Senator airs concern over lost taxes from illegal foreign workers

Published March 26, 2019, 4:38 PM

by AJ Siytangco

By Vanne Elaine Terrazola 

Senator Joel Villanueva is backing the Department of Finance (DOF) in its efforts to determine the total number of foreign workers in Philippine offshore gaming operations (POGOs) after learning that the government is losing P22 billion in tax payments from illegal foreign workers yearly.

The chair of the Senate Committee on Labor, Employment and Human Resources Development on Tuesday expressed alarm over the DOF’s report that the government has not been collecting at least P22 billion in income taxes from POGO workers.

Senator Joel Villanueva gestures during the Senate Committee on Labor, Employment and Human Resources Development hearing on the deaths of overseas Filipino workers (OFWs), February 21,2018.(Czar Dancel / MANILA BULLETIN)
Senator Joel Villanueva (CZAR DANCEL / MANILA BULLETIN)

“If the DOF’s estimate is correct, then we have been losing a lot of badly needed revenue. This is disappointing, considering that the agency responsible for regulating gambling seems to be missing out a lot when it comes to overseeing the industry,” Villanueva said in a statement.

“At the moment, this budding industry generated employment, but not for our kababayans (conuntrymen). Sino po ba dapat ang nakikinabang sa sitwasyon na ito (Who should benefit from this situation)? Dapat po tayong Pilipino ang nakikinabang (It’s the Filipinos who should benefit),” he added.

The DOF said some 100,000 foreign workers were employed in 205 offshore gaming service providers, and they are paid an average of P78,000 a month.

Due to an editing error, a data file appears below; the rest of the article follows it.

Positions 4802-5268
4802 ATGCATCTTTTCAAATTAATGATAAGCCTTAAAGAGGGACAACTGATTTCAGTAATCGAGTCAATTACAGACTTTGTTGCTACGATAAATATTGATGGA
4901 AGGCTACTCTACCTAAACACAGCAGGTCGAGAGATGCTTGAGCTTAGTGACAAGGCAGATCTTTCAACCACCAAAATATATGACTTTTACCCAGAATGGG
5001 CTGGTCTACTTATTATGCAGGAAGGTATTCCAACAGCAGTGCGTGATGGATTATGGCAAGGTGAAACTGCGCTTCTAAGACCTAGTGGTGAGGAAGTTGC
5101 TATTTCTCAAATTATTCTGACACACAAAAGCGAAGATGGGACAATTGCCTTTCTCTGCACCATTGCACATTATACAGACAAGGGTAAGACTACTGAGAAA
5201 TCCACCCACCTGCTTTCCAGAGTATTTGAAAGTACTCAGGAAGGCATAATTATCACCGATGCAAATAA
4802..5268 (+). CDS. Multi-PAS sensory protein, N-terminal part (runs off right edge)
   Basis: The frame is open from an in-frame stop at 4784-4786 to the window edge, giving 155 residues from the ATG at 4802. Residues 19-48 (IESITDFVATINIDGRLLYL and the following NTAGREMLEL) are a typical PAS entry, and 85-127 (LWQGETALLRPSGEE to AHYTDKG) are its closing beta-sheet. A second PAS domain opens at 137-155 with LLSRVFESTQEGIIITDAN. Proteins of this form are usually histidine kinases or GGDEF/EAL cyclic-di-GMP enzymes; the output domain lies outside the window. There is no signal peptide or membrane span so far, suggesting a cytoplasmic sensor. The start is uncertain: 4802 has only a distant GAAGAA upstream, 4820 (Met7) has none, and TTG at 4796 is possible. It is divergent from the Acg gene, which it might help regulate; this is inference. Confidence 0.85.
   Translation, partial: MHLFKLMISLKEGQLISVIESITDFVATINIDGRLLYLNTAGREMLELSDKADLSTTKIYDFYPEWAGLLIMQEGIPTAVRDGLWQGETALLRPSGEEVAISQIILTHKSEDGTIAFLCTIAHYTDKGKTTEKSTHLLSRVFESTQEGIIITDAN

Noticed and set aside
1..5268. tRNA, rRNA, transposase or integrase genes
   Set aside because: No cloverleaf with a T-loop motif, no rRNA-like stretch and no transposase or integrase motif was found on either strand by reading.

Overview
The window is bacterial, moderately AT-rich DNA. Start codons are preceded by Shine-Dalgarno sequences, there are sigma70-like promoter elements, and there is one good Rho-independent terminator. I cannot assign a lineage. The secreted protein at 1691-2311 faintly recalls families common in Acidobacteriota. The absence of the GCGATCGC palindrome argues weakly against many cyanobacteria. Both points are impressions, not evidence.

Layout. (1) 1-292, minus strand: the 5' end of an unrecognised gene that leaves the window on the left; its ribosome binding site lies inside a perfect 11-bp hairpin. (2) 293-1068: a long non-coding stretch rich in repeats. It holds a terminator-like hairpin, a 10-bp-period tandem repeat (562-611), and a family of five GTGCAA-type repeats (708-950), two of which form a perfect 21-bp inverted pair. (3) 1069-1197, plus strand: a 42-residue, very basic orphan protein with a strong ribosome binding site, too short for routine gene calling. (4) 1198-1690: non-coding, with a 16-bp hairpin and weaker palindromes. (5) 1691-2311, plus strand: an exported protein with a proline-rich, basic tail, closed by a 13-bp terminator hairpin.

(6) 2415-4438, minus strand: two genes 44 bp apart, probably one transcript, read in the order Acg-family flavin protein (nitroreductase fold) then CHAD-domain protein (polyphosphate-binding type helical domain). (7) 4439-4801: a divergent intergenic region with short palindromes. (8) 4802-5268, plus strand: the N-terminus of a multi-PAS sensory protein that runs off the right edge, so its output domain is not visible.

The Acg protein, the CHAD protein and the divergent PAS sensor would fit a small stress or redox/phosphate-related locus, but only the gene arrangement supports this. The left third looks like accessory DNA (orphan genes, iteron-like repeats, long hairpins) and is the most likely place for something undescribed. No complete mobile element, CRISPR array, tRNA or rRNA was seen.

Finance Secretary Carlos Dominguez estimated that with the average income tax rate of 25 percent, each worker should pay about P18,750 in income tax every month.

The interagency task force formed to address the rise in illegal foreign workers is expected to come up with a complete list of these workers by March 29 with the aim of collecting taxes from their wages.

Villanueva, meanwhile, called out the Philippine Amusement and Gaming Corp. (Pagcor) for the “inconsistent data” it supposedly presented to the interagency task force, and even to the Senate Committee on Labor during the hearings it conducted on the issue.

He scored anew the state gambling regulator for its failure to monitor the growing number of foreign workers employed by offshore gaming operators and service providers.

“At the committee hearing we conducted last February, the Pacgor representative admitted that the agency does not monitor foreign workers employed in offshore gaming operators and service providers which they accredit and license,” Villanueva said.

“This is clearly inconsistent with its policy of requiring all gaming facilities accredited by Pagcor to ensure that all personnel who participate in gaming operations have a valid gaming employment license (GEL),” he noted.

A GEL ensures an individual’s fitness to work at a gaming facility and their track record as a casino worker. Under its manual, regular and contractual casino employees, as well as outsourced personnel, should secure a GEL from the Pagcor before being allowed to work.

Villanueva reiterated his call that foreigners should secure sufficient documents and follow laws especially if they intend to work in the Philippines.

“If foreign workers want to work here, they have to follow our laws. They must pay the right taxes. They must secure the necessary working permits. They must obtain a proper working visa,” he said.

Last month, the Bureau of Immigration blamed the rise of POGOs as one of the reasons that triggered the influx of illegal foreign workers in the country.

 
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